Climate change isn't just a crisis of our future, but our present - and that's been made unequivocally clear by a new Government report revealing a rapidly transforming New Zealand. Science reporter Jamie Morton looks at five of the most glaring facts.
NZ is seeing more hot days
Our climate is warming, and quickly.
That's the first obvious takeaway from the Our atmosphere and climate 2020 report, just released by Stats NZ and the Ministry for the Environment.
Of 30 sites analysed around the country, since 1972, the annual average temperature has climbed at 28 of them over summer - and across all in winter.
In Nelson, that average has climbed by about 0.29C per decade - and similarly big increases have been recorded at Reefton and Tara Hills in inland Canterbury.
Eighteen of the 30 sites have also seen a very likely increasing trend in the number of "heatwave days", which come in stretches when maximum temperatures reach more than 5C above the monthly average.
Again, some of the fastest increases have been at inland South Island spots like the Tara Hills, Lake Tekapo and Queenstown - with all seeing several more days of these hot conditions each decade.
Added to that is the fact that the number of frost days has likely been dropping at nearly half of the 30 spots, while the frequency of drought has been increasing at 13.
Some of the fastest falls in frost days have been registered at Nelson and Tara Hills, which have been losing an average five of these chilly days each decade.
And some sites that already rarely experienced frost days now no longer experience them at all.
Whangarei hasn't seen a sub-zero temperature since 1994.
The number of "warm days" - where the max reaches above 25C - has meanwhile increased at 19 of the sites, but notably at Masterton, Reefton and Tauranga.
Last year, the annual average land-surface temperature in New Zealand was the fourth highest since records began, way back in 1909.
Over 111 years, that average has risen by about 1.13C.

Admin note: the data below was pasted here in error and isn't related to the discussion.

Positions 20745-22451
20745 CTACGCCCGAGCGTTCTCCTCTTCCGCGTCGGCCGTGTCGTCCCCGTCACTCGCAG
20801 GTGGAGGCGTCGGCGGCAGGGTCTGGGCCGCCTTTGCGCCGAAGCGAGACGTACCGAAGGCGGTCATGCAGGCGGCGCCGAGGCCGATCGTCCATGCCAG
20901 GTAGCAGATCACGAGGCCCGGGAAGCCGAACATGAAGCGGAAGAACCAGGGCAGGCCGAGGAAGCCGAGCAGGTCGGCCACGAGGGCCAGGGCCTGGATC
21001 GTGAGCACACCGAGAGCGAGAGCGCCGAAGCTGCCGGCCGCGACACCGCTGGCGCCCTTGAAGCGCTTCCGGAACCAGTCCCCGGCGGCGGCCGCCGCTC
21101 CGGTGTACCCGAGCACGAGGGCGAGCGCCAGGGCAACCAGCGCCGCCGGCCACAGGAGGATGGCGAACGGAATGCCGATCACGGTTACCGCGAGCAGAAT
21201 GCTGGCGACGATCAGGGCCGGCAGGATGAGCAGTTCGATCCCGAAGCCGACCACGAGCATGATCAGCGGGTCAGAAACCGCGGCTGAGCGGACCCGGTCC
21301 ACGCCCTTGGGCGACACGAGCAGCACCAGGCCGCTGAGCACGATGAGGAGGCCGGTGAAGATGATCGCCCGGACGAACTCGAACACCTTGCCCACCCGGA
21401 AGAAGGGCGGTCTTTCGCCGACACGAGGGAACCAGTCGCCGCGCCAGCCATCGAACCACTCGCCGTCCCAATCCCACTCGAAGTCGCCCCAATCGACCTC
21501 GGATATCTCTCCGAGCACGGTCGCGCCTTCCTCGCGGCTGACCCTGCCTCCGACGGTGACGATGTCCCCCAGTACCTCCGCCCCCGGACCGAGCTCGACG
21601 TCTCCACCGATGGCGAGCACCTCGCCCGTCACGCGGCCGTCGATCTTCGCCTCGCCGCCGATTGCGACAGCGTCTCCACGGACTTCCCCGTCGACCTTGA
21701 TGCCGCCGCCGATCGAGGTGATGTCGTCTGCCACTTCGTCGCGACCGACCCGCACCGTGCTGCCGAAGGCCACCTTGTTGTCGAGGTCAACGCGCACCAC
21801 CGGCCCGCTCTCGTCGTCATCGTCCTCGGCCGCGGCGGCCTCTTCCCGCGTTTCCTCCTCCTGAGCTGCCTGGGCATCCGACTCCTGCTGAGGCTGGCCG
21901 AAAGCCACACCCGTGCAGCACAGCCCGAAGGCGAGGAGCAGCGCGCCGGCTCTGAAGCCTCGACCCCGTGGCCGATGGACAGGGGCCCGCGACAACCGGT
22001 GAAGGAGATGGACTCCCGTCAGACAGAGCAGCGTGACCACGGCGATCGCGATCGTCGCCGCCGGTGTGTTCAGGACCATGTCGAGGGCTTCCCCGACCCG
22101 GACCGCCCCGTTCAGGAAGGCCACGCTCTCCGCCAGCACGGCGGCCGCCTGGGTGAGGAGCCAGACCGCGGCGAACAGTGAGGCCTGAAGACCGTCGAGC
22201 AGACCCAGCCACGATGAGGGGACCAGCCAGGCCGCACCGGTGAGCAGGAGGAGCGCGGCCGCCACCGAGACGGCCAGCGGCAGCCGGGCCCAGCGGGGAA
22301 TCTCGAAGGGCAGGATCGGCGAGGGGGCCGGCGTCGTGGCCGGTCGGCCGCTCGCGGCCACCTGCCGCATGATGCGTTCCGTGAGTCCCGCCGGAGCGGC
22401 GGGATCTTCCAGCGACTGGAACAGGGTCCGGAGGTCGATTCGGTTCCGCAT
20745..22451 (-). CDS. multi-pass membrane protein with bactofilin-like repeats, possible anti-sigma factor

The starkest changes have come in the past 20 years, of which 16 were "above average" compared with the 1961-1990 baseline.
Overall, New Zealand's national average temperature has increased by 0.10C per decade since 1909 - but that rate has quickened to 0.31C per decade in the past 30 years.
Rainfall patterns and growing seasons are changing
Some regions have been getting drier under climate change - and others wetter.
A third of places, many of them in the northern North Island, have recorded less rain, while spots in the south and west of the South Island have seen more.
For instance, annual rainfall has shrunk by an average 4.3 per cent per decade in Whangarei, and by 3.2 per cent in Tauranga.
But it's been increasing by 2.8 per cent per decade in Whanganui, by 2.1 per cent in Milford Sound, and 1.3 per cent per decade in Hokitika.
Changes in rainfall haven't happened evenly across the year and it's been over spring, especially, that most of the sites have recorded shifts.
Most places with increasing rainfall have also had more "intense" rainfall, where it's fallen in a shorter period of time rather than being spread out over the year.
As for "extreme" rainfall, the report found a longer record of data was needed to pick out trends.
Meanwhile, New Zealand's growing seasons have slowly been stretching out.